The Federal Trade Commission has set out rules that define fair debt collection practices. The Fair Debt Collection Practices Act defines specific things that a debt collector may not do when contacting you about a debt. Learn the rules that debt collectors must follow when they call you.
The Fair Debt Collection Practices Act was added to the Consumer Credit Protection Act in 1978 as Title VIII. It defines the rights of consumers when dealing with debt collectors, and prohibits debt collection practices that are abusive and harassing. If you are dealing with a debt collector that violates the FDCPA, you are entitled to make a formal complaint against them and make the harassment stop.
Who must follow the rules of the FDCPA?
A debt collector is a person or company who uses the mail or other interstate communications or commerce entities for the primary purpose of collecting debts owed to another person. The federal laws do not apply to internal debt collectors who are attempting to collect a debt that originated with them. In other words, the FDCPA applies to companies that collect debts for other companies. However, some states have similar rules for companies that collect their own debts.
The FDCPA lays out things that debt collectors must do when they are attempting to collect a debt, as well as things that they are not allowed to do.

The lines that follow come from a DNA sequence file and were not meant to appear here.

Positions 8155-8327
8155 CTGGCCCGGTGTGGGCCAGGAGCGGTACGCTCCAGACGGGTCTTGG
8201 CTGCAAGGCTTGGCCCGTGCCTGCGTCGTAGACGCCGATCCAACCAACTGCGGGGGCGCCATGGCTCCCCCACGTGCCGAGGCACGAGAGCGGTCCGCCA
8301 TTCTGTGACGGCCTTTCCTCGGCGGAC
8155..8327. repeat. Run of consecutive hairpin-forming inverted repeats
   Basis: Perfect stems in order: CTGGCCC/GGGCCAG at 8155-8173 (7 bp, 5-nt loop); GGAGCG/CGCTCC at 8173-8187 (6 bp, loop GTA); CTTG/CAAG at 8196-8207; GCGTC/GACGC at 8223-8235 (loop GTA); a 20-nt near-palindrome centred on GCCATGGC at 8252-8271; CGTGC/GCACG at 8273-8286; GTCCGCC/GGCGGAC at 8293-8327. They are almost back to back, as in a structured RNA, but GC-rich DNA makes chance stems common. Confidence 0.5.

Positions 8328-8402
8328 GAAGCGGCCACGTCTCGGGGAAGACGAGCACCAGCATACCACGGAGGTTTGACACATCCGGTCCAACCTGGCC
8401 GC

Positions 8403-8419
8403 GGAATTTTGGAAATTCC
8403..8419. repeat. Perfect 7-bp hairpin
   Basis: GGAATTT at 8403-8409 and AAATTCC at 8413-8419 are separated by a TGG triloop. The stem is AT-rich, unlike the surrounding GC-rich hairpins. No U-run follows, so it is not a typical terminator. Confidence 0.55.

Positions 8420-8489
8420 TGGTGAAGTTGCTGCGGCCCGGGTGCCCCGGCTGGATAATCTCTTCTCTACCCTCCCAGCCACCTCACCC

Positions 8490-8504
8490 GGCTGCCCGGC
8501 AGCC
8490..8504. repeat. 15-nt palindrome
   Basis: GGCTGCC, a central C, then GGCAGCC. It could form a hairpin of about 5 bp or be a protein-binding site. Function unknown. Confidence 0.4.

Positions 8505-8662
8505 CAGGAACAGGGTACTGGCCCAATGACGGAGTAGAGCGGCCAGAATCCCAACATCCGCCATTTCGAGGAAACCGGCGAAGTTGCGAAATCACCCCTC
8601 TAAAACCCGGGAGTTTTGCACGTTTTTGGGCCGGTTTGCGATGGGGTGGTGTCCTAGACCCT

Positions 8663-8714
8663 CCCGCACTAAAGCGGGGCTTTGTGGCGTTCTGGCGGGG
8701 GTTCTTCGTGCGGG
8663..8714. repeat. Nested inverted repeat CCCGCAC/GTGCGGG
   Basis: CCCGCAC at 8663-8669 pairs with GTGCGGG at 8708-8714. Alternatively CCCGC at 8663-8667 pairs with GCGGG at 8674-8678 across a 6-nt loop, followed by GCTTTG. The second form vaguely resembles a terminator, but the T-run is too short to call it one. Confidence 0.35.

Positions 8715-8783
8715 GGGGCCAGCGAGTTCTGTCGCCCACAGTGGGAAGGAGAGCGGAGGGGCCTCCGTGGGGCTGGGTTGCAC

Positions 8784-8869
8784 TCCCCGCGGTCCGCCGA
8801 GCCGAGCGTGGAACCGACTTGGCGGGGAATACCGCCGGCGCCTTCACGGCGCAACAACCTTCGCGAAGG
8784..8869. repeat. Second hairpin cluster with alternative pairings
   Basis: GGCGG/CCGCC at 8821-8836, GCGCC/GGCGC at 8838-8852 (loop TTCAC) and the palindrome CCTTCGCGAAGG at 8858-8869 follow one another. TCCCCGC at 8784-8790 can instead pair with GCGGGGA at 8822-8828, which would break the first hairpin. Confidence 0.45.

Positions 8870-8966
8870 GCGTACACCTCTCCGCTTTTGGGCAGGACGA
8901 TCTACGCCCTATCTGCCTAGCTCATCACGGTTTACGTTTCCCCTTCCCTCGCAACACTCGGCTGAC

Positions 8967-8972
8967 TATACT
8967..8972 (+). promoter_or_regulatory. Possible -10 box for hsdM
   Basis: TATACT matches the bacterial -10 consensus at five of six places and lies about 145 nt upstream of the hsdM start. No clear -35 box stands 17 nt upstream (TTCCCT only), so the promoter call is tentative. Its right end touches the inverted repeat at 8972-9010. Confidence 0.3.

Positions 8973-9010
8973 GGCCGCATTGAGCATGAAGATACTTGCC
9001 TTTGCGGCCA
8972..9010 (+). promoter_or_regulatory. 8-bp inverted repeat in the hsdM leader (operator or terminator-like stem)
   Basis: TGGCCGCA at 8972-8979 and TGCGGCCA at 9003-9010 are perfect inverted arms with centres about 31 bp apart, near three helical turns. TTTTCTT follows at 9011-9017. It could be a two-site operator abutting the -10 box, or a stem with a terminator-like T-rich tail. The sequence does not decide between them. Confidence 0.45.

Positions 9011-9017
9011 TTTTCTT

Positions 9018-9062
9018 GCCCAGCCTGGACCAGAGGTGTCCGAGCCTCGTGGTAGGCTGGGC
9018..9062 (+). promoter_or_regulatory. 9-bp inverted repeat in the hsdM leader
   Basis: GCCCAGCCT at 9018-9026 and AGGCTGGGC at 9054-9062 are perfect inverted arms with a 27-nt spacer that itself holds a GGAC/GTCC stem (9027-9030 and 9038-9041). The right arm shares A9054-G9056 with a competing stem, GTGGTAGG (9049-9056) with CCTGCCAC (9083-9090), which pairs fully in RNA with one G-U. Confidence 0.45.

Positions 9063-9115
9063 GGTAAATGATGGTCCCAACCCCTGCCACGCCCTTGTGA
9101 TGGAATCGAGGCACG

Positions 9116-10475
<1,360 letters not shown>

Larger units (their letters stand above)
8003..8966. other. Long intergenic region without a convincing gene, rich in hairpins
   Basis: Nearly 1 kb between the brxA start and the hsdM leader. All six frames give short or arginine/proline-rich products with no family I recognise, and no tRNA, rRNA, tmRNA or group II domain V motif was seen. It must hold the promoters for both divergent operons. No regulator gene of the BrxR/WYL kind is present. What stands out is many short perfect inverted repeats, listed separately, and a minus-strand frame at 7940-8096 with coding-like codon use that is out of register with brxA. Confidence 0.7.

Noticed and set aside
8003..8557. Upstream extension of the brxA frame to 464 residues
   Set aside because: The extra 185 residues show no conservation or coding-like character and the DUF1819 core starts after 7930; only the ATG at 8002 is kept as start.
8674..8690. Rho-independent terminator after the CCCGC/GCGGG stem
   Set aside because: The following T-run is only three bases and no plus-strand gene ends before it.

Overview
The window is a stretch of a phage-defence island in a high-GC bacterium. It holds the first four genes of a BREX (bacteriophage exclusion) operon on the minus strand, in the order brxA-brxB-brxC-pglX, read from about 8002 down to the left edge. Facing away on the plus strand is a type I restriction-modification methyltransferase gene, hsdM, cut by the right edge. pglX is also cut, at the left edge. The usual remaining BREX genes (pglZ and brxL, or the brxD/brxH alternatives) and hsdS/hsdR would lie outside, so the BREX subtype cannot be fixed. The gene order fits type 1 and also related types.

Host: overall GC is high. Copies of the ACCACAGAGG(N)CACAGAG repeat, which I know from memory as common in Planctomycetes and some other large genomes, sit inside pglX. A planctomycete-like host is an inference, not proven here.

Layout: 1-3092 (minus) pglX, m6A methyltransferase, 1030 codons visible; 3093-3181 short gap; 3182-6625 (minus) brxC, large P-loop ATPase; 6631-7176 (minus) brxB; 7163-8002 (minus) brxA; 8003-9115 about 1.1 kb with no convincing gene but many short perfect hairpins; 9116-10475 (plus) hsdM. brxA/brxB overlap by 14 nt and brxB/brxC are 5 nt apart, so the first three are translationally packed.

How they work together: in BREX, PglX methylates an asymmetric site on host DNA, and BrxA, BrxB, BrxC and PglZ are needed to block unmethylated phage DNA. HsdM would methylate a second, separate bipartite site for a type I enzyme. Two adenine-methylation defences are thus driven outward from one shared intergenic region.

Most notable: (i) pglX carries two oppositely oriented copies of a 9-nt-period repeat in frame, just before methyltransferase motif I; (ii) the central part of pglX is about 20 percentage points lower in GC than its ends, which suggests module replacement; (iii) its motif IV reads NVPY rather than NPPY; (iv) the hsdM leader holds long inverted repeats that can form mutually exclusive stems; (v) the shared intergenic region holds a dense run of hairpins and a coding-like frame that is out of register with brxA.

What debt collectors MUST DO
– Tell you that they are attempting to collect a debt and that any information that they learn will be used to collect that debt
– Give you the name and address of the original creditor when you make a written request for it
– Notify you of your right to dispute all or part of the debt with the debt collector
What debt collectors CAN NOT DO
– Contact you before 8:00 AM or after 9:00 PM your time
– Contact you at all after being asked to stop in writing, except to tell you that they have ceased collection activities or that they intend to pursue other remedies
– Contact you at work after you tell them not to
– Contact you after you tell them that you are represented by an attorney
– Contact you after you request validation of debt
– Misrepresent themselves or lie about who they are to intimidate or deceive you
– Publish your name or address on a “Bad Debt”list
– Threaten you with arrest or legal action that is either not allowed, or which they do not intend to do
– Use physical threats or threats of violence toward you
– Use abusive or profane language toward you
– Repeatedly use the telephone to harass you
– Discuss your debts with any other person other than your spouse or attorney
– Threaten to make a false report to any credit reporting agency